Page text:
Google is offering cluster management for Google Cloud Platform

Google is drawing from the work of the open-source community to offer its cloud customers a service to better manage their clusters of virtual servers. On Monday, the Google Cloud Platform started offering the commercial version of the open-source Mesos cluster management software, offered by Mesosphere. With the Mesosphere software, “You can create a truly multitenant cluster, and that drives up utilization and simplifies operations,” said Florian Leibert, co-founder and CEO of Mesosphere. Leibert was also the engineering lead at Twitter who introduced Mesos to the social media company.

It doesn’t have a enticing name like cloud computing or the appconomy, but cluster management really is some sexy stuff. Important, too: Done right, it’s the thing that makes the web run by letting companies including Google, Facebook and Twitter scale to billions of users without spending every spare dollar and every spare second of engineer time managing their servers. And now that Google is in the business of selling IT, it wants everyone to know this and experience it themselves. I explained this in June when Google announced its open source container-management technology called Kubernetes in June, and again last month when Google signed up a list of big-name partners to support it. On Monday, Google took things a step further by announcing a partnership with Mesosphere that will let Google Compute Engine users spin up a self-managing cluster in a few clicks. Mesosphere is a startup that’s built on top of the Apache Mesos technology. Mesos is essentially an open source version of the system that Google uses to automate its data centers, with end result being that many applications and services can share the same set of resources simultaneously because the system ensures that each gets everything it needs in order to run optimally. Mesophere makes it easier to deploy Mesos and achieve those benefits, and also adds some tooling on top of it.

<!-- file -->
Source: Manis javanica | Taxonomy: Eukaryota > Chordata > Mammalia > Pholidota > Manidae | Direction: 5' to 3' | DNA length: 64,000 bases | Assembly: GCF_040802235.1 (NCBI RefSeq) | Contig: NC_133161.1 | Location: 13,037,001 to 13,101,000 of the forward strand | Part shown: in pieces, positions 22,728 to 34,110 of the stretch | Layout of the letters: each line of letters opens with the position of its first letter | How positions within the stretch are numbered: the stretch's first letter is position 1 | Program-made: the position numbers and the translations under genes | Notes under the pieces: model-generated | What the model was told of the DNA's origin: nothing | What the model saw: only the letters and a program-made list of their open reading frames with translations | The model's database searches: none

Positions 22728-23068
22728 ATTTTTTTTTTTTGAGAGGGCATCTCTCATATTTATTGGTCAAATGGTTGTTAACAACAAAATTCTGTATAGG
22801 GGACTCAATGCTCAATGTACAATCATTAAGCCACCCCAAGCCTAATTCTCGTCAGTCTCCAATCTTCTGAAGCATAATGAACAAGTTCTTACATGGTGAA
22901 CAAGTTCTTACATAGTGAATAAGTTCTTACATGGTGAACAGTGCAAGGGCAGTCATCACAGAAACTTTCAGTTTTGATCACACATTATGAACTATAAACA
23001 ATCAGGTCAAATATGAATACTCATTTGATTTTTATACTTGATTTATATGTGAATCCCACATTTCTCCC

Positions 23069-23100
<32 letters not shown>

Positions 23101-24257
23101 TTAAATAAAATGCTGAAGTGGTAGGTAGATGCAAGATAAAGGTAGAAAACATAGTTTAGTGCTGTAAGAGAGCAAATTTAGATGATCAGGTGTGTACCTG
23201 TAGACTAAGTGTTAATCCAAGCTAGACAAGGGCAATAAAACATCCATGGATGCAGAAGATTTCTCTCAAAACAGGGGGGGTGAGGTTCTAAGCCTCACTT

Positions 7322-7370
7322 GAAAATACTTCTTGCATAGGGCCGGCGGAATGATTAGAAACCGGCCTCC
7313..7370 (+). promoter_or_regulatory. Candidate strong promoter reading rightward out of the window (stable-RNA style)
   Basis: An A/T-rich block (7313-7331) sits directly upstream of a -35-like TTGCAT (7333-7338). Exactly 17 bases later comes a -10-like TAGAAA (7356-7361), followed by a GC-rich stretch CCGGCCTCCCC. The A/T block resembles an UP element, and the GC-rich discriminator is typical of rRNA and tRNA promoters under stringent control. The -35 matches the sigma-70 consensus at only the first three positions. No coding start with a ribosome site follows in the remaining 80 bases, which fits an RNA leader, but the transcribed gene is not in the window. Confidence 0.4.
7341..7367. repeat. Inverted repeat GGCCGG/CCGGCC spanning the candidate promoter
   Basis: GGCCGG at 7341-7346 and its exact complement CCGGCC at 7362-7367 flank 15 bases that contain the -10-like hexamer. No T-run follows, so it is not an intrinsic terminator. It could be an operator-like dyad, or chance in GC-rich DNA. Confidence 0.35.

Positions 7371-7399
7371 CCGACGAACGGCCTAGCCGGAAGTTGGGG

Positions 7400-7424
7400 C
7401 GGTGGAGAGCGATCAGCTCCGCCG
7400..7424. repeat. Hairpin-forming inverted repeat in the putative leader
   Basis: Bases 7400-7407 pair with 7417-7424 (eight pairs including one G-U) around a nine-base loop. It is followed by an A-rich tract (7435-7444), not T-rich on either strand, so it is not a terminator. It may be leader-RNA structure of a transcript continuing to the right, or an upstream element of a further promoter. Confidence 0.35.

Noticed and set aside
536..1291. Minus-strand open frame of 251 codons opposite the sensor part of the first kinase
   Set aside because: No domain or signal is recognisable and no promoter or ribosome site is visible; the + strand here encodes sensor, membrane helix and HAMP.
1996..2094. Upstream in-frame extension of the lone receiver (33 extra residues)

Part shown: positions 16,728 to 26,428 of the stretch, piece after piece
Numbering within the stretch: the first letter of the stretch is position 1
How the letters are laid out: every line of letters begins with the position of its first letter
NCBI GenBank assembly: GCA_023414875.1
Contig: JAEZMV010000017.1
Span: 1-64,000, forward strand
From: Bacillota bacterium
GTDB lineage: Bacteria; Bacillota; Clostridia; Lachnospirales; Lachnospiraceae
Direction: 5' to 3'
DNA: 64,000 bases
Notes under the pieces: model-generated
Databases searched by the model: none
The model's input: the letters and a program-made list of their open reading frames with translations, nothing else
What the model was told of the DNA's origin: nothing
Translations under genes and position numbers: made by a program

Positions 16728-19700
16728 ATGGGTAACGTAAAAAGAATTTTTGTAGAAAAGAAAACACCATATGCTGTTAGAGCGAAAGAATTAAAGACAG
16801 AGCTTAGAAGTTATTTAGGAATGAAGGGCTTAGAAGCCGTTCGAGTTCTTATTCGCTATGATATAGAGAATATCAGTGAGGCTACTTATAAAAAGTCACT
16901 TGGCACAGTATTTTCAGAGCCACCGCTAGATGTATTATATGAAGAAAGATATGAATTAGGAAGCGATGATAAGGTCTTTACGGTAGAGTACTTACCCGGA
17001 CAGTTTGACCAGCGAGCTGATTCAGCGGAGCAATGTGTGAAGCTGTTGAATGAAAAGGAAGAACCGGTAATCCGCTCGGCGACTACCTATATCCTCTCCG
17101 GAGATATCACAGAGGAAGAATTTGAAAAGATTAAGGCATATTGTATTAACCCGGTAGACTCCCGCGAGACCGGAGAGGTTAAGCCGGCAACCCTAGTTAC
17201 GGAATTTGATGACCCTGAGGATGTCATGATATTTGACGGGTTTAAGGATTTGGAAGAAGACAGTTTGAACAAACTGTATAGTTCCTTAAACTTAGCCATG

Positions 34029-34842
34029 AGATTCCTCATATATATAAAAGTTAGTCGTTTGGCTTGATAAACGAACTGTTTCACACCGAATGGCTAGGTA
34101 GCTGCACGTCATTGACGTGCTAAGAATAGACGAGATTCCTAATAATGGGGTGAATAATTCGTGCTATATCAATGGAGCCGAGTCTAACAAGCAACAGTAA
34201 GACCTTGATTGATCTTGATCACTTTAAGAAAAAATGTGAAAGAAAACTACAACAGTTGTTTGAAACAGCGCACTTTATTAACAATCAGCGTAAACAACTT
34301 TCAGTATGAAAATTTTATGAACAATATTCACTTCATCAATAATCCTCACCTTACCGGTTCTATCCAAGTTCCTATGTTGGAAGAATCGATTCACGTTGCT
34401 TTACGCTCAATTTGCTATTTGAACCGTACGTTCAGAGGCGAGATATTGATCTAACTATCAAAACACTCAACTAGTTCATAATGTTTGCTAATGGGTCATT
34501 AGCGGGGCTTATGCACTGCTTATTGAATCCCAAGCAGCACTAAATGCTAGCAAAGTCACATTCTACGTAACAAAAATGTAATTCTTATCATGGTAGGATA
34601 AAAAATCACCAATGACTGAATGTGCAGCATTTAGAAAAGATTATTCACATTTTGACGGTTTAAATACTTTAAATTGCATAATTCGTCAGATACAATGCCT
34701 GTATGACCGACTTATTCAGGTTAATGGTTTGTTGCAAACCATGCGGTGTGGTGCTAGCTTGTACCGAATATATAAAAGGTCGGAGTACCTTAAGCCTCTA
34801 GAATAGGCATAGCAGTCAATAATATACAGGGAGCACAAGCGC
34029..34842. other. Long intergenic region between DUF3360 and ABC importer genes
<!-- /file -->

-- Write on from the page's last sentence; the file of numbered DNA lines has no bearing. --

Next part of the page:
Categorized as Google

By Alfie Joshua

+Alfie Joshua is the editor at Auto in the News. Find him on Twitter, Facebook, and Pinterest.

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